- Commercial: Images can be used for marketing or promotions of products and services for commercial businesses.
- Retail: Images can be used for personal use, such as printed portraits.
Elements of a Photography Usage Rights Agreement
When you’re drafting a usage rights agreement, certain elements are necessary to include to protect your work from being used outside of your intended means. A few elements that should be included in your photography usage rights agreement template are:
- Legal names of every party involved in the contract and what their position is in the agreement (licensee versus licensor or owner)
- The type of license and exclusivity provided (exclusive, non-exclusive, royalty-free, etc.)
- The price of the license, including a breakdown of rates if necessary
- The allowed usage or permissions for the image. It is essential to outline the full detail of where and how the image can or can’t be used within this section.
- Amount of time this agreement is valid for and time frame for use of the image
As well, what you include in the agreement can be determined by the type of client or company that’s looking to license your image. Some elements you may want to consider adding to your agreement depending on the licensee are:
- Termination agreement terms if you want to protect yourself if needing to end an agreement in the future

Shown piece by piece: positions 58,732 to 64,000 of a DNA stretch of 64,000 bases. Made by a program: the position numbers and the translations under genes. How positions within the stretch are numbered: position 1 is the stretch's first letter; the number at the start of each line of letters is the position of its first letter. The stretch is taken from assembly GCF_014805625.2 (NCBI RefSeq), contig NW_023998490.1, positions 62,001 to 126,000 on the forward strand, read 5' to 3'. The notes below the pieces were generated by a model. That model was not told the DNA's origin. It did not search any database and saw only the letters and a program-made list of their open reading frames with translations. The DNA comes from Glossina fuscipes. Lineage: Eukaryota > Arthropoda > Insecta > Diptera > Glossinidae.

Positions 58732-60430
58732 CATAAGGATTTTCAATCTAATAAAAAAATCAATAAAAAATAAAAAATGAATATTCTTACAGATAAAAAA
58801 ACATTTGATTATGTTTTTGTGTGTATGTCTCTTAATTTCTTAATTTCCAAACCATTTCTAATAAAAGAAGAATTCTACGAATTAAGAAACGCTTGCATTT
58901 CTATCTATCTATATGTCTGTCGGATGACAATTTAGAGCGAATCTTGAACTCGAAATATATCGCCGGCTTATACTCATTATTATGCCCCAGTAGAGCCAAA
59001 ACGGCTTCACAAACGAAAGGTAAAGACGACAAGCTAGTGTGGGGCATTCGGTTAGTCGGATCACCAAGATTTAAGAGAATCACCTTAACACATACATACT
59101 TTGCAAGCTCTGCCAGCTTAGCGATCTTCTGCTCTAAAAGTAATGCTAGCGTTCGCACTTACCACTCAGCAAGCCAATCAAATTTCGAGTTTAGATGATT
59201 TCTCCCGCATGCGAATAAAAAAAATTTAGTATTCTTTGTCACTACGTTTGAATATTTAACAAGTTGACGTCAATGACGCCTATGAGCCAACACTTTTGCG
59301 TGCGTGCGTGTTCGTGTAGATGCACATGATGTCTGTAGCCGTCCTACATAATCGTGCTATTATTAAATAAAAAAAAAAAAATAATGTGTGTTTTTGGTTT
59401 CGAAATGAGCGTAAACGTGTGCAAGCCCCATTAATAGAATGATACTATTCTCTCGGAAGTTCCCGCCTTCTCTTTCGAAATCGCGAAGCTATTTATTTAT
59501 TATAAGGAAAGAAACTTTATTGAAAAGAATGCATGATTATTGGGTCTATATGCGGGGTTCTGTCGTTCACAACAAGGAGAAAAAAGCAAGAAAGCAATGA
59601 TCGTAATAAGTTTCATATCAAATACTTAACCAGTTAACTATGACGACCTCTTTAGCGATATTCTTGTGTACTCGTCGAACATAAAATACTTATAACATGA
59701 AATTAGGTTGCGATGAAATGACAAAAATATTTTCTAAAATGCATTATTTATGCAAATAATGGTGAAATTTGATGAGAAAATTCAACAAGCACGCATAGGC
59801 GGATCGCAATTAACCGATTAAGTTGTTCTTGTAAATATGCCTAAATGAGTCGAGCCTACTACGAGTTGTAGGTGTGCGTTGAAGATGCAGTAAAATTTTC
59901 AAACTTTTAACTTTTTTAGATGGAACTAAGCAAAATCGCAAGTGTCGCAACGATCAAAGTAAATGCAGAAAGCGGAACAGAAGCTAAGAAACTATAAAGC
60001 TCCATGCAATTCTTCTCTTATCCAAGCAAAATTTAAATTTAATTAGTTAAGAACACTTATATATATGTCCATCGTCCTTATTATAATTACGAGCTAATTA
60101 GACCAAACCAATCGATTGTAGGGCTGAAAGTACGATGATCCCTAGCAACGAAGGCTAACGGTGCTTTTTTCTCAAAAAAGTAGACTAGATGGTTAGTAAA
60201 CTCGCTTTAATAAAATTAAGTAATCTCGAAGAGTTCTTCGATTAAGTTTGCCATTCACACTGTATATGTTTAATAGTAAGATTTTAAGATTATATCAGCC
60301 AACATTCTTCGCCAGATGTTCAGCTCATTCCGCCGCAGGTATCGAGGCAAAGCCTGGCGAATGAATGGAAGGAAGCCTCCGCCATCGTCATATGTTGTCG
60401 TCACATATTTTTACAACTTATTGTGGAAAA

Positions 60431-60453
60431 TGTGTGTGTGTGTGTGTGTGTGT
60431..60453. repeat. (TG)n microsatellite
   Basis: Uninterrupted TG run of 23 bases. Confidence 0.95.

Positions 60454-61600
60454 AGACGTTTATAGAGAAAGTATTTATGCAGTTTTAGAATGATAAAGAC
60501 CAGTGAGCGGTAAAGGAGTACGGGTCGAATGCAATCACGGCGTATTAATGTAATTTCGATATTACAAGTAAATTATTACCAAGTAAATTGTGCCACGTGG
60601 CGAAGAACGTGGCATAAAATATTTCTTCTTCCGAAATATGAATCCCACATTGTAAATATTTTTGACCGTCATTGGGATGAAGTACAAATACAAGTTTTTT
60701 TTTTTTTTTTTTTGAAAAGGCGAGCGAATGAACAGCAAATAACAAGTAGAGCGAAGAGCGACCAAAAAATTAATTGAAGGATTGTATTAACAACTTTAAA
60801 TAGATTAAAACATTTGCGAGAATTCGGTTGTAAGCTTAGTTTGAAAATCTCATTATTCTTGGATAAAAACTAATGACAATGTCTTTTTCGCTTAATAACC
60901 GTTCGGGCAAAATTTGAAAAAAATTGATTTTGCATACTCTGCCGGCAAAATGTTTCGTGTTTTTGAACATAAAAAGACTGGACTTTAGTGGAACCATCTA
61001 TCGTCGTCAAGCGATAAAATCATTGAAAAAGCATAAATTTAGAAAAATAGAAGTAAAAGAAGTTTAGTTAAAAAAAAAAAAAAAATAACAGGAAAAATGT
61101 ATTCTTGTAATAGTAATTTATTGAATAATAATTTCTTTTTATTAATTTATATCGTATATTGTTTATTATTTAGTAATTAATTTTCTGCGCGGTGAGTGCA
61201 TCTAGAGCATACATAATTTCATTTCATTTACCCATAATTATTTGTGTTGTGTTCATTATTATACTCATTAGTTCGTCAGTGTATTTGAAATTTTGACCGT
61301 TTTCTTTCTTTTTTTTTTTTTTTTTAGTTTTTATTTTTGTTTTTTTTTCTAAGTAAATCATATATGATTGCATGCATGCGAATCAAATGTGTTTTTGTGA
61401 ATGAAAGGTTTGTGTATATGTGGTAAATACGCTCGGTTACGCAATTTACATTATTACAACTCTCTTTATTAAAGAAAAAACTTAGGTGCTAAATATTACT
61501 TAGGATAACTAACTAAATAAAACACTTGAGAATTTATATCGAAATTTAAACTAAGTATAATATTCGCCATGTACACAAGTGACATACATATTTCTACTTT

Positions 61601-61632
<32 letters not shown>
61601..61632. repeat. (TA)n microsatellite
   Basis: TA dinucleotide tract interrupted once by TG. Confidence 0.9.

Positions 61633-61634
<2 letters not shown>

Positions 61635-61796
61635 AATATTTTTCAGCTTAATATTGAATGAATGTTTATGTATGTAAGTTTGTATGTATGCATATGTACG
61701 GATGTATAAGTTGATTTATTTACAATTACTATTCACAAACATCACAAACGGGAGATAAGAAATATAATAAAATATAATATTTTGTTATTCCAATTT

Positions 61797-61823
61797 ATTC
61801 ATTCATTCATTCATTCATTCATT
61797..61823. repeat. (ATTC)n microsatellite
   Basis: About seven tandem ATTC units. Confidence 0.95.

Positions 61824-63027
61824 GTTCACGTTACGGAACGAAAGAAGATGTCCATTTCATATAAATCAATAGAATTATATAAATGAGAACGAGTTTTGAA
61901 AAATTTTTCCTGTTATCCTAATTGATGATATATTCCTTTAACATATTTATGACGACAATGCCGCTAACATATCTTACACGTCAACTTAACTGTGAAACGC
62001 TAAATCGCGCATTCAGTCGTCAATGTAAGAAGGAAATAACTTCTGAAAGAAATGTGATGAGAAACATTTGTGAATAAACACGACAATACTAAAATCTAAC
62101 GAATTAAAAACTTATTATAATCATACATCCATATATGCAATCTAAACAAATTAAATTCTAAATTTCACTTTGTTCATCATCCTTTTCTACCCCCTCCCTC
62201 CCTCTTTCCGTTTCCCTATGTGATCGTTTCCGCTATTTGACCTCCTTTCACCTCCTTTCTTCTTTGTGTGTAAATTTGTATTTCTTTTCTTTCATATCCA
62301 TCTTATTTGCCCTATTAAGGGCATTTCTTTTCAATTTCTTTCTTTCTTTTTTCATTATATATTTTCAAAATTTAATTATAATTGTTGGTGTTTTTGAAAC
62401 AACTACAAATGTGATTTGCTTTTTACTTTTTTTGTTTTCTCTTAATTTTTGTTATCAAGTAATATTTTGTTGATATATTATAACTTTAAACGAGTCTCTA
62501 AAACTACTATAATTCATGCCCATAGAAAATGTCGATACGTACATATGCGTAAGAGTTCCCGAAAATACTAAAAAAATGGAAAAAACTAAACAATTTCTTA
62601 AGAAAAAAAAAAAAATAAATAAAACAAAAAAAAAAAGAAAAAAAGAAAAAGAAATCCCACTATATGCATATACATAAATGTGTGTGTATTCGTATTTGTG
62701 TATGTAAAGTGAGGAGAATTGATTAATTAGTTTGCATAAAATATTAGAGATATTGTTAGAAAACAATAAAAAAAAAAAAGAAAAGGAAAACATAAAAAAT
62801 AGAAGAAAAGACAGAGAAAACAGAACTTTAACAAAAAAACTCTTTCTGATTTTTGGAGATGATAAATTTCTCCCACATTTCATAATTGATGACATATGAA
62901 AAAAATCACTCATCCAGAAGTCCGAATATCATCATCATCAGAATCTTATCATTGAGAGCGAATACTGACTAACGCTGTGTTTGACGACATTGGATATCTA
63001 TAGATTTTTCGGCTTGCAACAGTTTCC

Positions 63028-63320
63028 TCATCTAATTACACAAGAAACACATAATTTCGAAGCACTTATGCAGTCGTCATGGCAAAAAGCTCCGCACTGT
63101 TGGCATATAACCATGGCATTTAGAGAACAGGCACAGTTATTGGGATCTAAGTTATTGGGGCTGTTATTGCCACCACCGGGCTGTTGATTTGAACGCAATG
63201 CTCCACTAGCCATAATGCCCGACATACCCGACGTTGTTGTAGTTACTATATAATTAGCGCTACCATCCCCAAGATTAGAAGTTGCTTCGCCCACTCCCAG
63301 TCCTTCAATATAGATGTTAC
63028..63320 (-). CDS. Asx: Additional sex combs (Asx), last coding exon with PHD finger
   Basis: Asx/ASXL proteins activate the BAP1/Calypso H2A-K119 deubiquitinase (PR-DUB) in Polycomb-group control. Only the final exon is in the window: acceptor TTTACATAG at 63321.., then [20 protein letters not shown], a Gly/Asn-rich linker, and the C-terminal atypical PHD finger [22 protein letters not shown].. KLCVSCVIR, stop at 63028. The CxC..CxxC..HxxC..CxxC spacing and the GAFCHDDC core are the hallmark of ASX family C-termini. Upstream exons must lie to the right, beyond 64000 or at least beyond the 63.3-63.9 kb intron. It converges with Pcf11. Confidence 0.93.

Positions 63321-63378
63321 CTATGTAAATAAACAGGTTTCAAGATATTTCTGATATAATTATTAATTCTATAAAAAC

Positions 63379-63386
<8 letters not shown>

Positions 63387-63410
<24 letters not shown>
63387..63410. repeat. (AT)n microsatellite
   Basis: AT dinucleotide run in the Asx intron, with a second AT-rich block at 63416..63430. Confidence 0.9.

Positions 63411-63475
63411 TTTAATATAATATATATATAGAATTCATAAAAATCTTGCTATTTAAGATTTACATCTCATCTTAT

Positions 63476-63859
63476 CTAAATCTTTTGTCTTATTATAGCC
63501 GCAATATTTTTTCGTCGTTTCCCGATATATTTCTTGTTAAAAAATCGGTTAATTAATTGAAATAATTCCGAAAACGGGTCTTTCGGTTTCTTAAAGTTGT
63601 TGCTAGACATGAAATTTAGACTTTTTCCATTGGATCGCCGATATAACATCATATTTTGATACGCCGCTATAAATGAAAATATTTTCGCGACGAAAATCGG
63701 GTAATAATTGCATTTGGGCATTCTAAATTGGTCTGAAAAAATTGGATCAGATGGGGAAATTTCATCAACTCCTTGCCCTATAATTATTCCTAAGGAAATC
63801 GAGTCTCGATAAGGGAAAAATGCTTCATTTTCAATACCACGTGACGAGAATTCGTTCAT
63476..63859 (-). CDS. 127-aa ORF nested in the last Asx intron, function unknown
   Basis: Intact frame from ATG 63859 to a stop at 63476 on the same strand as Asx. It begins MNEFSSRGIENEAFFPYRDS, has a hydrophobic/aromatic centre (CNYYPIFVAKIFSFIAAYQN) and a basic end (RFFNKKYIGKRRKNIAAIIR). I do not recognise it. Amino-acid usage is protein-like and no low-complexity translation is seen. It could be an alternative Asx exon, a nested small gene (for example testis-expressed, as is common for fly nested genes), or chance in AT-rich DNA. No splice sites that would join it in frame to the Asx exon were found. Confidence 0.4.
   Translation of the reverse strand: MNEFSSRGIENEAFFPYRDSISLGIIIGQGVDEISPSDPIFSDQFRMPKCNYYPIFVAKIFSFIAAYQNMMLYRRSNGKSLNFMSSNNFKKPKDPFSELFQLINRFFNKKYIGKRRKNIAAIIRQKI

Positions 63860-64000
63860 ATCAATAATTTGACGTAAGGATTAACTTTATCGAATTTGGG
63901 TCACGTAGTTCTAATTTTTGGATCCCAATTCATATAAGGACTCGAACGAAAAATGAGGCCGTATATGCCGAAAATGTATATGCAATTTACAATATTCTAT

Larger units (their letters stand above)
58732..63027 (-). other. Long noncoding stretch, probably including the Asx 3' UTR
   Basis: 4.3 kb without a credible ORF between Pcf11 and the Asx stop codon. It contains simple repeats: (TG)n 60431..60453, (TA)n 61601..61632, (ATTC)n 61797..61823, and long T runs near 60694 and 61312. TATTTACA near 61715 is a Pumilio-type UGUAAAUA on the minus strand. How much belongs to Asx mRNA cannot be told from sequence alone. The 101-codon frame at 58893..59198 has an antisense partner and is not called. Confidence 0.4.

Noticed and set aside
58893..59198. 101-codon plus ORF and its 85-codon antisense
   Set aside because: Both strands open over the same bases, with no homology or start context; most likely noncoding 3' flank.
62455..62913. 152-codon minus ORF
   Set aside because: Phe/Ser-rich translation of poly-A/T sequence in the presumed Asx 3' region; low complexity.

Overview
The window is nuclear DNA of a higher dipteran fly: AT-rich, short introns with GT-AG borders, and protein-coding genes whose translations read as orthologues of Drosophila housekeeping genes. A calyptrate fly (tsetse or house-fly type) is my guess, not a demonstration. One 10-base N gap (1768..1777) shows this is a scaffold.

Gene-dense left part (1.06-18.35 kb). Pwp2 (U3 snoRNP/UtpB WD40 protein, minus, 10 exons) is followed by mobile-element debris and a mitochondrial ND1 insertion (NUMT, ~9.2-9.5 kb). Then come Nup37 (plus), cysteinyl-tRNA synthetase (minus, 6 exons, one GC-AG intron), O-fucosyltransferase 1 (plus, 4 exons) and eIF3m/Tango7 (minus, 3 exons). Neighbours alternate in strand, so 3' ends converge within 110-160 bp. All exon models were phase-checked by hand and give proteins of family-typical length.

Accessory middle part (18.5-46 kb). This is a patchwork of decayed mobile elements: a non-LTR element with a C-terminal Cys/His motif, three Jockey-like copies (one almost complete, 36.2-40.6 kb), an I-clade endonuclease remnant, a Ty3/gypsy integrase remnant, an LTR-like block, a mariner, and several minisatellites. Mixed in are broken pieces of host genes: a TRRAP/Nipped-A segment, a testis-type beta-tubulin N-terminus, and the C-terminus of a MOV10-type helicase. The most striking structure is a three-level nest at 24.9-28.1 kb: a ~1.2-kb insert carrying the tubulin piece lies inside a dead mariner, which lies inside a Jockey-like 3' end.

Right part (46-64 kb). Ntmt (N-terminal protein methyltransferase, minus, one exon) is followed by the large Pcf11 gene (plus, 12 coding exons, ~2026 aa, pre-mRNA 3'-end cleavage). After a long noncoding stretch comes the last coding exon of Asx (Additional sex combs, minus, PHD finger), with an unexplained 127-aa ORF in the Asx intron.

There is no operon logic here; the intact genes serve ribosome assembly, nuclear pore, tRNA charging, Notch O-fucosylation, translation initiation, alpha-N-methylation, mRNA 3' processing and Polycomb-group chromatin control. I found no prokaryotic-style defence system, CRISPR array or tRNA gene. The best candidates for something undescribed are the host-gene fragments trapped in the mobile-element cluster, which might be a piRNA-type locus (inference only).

- Outline of ownership and copyright
- Attribution requirements
- Rights or limitations for editing your image for use
- Sublicensing regulations or agreement
Make It Clear to Clients
A photography usage rights agreement is in place to protect you as the photographer. When presenting the agreement or contract with your clients, be sure to clearly explain each section of the usage rights agreement and why it is in place. This agreement should come after a conversation has taken place and both parties have come to an agreement on usage, pricing, and time frame.
While none of the details of the agreement should come as a surprise if the conversation was already had, your client may not be aware of how these agreements work or why certain elements must be included. Managing expectations from the beginning can save you and the client from headaches in the future as it pertains to copyright law.